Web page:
I am not perfect. I still have issues to work out in my life but I am well on my way. Not going back to school in the Spring is allowing me to grow at work and also finally sit for my personal trainer examination. It is allowing me to finally go seek professional help for my problems and it is allowing me to go out and achieve personal goals. And, if I am being honest, it is giving me the chance to have a social life for the first time in my life. Heck, maybe I’ll finally get asked on a date finally! (Kidding…sort of)I can’t change my past experiences but I can change my future.

There are certain things I will have to learn to accept. I will never be skinny. My thighs will always touch and I will never have a flat stomach. I will always have bags under my eyes no matter how much sleep I get. I will always be awkward around boys. I will always be a hopeless romantic and have a slightly embarrassing obsession with Disney World.



Happiness is a decision. But is it really? This is something I have gone back and forth on. There are some people who have a really difficult life and are trying to improve their situation, but can’t, and therefore are unhappy. I am truly saddened for those individuals and wish that they can remove themselves from the negative situation they are in. However, finding one thing everyday to be grateful for can drastically alter your mood.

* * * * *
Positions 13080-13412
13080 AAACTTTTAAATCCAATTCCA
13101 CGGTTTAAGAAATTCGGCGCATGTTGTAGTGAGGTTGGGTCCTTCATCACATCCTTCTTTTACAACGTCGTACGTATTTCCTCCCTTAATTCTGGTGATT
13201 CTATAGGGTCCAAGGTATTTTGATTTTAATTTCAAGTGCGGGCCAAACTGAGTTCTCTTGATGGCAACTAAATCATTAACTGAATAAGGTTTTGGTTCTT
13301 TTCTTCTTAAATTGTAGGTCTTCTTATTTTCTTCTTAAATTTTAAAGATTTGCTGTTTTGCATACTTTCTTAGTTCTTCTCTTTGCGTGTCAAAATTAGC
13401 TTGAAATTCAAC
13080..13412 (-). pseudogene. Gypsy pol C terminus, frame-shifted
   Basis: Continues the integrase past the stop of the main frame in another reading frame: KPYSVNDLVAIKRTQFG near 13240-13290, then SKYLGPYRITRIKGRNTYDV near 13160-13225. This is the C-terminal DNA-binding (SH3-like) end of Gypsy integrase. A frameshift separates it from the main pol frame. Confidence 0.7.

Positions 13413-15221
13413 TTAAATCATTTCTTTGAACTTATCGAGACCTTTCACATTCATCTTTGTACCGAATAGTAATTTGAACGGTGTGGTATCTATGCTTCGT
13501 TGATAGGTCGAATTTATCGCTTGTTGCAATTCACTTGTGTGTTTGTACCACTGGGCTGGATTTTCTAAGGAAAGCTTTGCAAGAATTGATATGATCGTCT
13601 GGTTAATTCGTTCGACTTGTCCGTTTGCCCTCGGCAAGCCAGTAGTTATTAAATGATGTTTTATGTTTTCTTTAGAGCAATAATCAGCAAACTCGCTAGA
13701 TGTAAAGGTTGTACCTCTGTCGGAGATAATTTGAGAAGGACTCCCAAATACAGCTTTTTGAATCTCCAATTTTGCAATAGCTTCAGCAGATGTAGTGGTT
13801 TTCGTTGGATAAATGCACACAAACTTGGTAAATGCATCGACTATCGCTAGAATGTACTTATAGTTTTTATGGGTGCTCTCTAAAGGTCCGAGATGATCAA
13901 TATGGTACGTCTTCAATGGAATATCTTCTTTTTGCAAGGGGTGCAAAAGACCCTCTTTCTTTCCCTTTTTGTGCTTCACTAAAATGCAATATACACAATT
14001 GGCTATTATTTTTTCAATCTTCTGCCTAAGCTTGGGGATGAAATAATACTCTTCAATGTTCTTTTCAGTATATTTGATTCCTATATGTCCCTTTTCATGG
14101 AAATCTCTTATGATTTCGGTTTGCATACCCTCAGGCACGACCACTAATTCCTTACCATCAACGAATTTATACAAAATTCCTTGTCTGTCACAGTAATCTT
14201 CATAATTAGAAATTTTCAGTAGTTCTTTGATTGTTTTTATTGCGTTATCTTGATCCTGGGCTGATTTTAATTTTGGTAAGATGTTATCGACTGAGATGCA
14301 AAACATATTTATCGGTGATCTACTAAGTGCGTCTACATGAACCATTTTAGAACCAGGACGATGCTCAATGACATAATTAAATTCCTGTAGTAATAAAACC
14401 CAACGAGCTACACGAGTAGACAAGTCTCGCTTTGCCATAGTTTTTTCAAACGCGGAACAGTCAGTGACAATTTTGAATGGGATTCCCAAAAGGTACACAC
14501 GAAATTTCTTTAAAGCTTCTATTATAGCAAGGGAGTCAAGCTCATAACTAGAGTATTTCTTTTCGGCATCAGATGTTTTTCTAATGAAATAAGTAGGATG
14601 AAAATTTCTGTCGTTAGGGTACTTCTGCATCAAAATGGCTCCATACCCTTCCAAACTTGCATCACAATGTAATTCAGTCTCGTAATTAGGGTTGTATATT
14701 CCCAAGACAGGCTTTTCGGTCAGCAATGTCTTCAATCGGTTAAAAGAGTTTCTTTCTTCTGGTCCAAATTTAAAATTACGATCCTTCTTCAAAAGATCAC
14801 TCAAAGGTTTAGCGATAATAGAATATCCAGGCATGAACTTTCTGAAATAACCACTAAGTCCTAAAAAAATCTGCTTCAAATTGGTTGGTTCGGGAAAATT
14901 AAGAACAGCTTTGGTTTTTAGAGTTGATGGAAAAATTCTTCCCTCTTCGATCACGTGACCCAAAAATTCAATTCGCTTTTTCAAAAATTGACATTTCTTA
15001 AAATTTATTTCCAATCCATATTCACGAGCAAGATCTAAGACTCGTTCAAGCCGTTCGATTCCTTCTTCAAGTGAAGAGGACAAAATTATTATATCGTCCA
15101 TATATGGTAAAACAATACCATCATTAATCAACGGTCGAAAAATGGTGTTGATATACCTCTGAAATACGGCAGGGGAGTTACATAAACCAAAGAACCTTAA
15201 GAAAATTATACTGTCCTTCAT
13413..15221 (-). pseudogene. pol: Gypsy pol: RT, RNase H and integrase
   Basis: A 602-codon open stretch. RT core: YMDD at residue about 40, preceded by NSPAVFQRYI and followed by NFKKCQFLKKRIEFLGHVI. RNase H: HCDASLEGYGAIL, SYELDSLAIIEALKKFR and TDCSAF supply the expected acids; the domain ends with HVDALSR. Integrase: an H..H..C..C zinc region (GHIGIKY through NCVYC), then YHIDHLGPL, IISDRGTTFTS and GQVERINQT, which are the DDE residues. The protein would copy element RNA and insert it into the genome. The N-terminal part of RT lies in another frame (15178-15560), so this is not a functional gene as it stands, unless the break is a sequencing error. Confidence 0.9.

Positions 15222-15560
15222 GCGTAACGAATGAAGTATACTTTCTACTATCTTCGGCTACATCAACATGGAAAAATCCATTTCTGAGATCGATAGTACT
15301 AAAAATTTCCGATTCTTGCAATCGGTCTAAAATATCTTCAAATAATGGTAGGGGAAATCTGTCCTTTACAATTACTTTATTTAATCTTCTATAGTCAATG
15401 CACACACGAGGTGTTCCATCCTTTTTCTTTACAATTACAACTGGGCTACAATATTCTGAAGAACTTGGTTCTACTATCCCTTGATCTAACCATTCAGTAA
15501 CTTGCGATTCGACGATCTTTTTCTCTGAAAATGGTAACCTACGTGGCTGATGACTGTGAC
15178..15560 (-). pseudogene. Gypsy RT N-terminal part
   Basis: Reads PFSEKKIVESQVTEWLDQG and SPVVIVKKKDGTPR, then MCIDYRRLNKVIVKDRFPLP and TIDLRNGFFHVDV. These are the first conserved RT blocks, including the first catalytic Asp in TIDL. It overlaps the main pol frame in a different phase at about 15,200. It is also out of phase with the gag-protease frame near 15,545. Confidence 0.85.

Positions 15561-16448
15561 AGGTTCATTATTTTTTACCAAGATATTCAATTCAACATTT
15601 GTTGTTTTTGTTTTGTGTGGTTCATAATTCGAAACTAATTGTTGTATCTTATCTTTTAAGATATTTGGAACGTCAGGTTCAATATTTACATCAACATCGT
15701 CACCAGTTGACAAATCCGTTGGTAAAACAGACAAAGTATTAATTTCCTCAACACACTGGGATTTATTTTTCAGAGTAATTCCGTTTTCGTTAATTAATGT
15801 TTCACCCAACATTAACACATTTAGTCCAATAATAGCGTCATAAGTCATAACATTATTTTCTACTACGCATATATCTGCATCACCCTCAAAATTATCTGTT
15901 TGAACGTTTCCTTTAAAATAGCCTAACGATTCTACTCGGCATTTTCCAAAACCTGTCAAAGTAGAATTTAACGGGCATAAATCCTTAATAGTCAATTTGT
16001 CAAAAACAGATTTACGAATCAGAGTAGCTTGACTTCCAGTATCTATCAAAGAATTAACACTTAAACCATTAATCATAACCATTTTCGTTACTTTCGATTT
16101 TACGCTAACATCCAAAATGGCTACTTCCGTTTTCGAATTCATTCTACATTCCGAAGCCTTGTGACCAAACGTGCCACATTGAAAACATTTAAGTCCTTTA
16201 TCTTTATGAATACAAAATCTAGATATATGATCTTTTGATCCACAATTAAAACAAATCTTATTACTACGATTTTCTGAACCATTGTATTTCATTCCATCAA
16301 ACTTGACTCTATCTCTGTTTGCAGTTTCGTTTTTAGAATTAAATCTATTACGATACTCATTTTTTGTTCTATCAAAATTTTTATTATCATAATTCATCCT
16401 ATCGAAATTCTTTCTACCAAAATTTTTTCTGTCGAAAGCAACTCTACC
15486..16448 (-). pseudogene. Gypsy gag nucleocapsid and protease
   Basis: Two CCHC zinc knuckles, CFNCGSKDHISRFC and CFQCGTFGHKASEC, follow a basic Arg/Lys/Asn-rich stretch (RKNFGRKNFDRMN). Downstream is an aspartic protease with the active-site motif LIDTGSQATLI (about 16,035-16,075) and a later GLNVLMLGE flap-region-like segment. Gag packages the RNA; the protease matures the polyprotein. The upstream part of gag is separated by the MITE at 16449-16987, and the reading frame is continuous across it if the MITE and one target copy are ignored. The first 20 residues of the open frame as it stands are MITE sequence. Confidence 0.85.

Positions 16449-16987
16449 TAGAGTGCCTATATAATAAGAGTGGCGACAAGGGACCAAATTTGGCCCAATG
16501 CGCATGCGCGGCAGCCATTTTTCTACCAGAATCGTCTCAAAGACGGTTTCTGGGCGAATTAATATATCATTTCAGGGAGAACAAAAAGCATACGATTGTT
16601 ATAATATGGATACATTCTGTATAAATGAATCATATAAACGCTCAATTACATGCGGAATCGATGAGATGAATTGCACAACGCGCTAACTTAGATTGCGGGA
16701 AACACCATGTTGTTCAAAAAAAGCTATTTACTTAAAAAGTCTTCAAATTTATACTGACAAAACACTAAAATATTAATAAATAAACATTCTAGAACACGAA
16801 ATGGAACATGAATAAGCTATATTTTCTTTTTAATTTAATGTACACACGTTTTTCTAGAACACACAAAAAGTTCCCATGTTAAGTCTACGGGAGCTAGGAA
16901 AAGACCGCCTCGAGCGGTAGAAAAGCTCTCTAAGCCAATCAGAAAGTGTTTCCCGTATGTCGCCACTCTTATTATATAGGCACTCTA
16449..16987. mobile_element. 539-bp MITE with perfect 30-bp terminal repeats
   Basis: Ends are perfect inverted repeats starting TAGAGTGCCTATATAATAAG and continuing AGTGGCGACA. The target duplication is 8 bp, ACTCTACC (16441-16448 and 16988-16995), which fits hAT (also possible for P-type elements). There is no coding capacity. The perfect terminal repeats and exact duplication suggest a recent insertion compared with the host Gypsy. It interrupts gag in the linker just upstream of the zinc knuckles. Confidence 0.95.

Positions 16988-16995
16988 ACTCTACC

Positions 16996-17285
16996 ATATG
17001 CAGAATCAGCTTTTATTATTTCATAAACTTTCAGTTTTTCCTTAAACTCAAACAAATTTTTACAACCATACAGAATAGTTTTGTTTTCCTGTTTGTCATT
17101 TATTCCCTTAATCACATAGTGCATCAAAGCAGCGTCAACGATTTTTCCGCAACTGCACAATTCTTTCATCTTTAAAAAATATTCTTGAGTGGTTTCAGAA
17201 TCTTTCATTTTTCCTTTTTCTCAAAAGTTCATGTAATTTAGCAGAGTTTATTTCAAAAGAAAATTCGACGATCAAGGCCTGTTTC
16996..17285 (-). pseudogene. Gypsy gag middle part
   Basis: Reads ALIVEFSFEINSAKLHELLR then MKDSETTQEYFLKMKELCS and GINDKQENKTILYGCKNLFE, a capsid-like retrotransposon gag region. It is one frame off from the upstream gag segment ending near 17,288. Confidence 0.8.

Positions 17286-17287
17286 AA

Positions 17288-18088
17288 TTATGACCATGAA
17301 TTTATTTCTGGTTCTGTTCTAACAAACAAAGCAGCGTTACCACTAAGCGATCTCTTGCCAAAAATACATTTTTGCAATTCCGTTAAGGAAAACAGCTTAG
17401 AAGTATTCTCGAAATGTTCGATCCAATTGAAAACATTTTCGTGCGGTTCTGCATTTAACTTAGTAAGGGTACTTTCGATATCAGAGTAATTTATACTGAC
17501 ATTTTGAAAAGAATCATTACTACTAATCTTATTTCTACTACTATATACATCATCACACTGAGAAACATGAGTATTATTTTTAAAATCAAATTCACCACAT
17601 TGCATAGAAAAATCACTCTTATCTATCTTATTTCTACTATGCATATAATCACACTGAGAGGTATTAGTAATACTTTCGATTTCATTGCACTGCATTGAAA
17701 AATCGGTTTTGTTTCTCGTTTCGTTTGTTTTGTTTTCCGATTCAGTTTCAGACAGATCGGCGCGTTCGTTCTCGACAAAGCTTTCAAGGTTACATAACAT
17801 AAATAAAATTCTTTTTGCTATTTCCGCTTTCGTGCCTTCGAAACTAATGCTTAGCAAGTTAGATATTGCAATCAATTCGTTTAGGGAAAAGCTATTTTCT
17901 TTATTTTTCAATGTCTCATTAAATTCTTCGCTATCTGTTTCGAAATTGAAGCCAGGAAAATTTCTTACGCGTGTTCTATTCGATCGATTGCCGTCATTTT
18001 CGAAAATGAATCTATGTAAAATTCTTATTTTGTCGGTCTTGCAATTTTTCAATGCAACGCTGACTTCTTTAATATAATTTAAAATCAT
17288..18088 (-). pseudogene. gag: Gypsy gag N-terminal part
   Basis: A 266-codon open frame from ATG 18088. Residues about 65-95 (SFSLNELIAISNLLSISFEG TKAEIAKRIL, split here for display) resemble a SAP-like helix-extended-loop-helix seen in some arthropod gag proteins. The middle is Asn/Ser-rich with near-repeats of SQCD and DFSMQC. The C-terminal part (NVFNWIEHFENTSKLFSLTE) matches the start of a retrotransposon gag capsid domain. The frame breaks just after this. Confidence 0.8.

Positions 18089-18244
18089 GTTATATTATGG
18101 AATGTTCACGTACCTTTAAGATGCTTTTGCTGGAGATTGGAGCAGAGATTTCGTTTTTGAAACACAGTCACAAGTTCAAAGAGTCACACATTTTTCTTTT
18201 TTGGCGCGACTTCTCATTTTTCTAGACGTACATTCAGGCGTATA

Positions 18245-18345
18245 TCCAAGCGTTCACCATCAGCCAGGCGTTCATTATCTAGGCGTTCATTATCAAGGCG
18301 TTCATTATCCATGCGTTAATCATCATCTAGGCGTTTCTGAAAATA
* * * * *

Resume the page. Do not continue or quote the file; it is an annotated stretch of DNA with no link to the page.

In my case, happiness was a choice I made. I let all of the hurtful words, the mean looks, and negative thoughts consume me for so long. They piled on top of the person I always knew that I could be. The happy person. The person who wants to make a difference in the world. The person who is worth more than how she looks (or does not look).

The person who can do whatever she wants to do in life, if she only has the courage to believe.

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2 Responses to happiness is a decision.

  1. Very insightful and honest sweetie. So overjoyed that you have found your niche and moving towards goals and other adventures that will make you happy.I remember Jesse all too well and understand how you gravitated towards her. People naturally like to surround themselves with people who have positive attitudes. You have so much to look forward to, especially now that you have begun to let go of the negative, hurtful things from your past.Shedding those feelings allows you to fully blossom from within and then others will see you as I do…thoughtful, giving, sensitive, intelligent and beautiful! Love you! Mommy <3

  2. It sounds like you’ve embraced a new layer of proactivity for life, and I think that journey will be a very good one for you :) Good luck moving forward with your career, working through some of the “stuff” from the past, and enjoy the Christmas season :)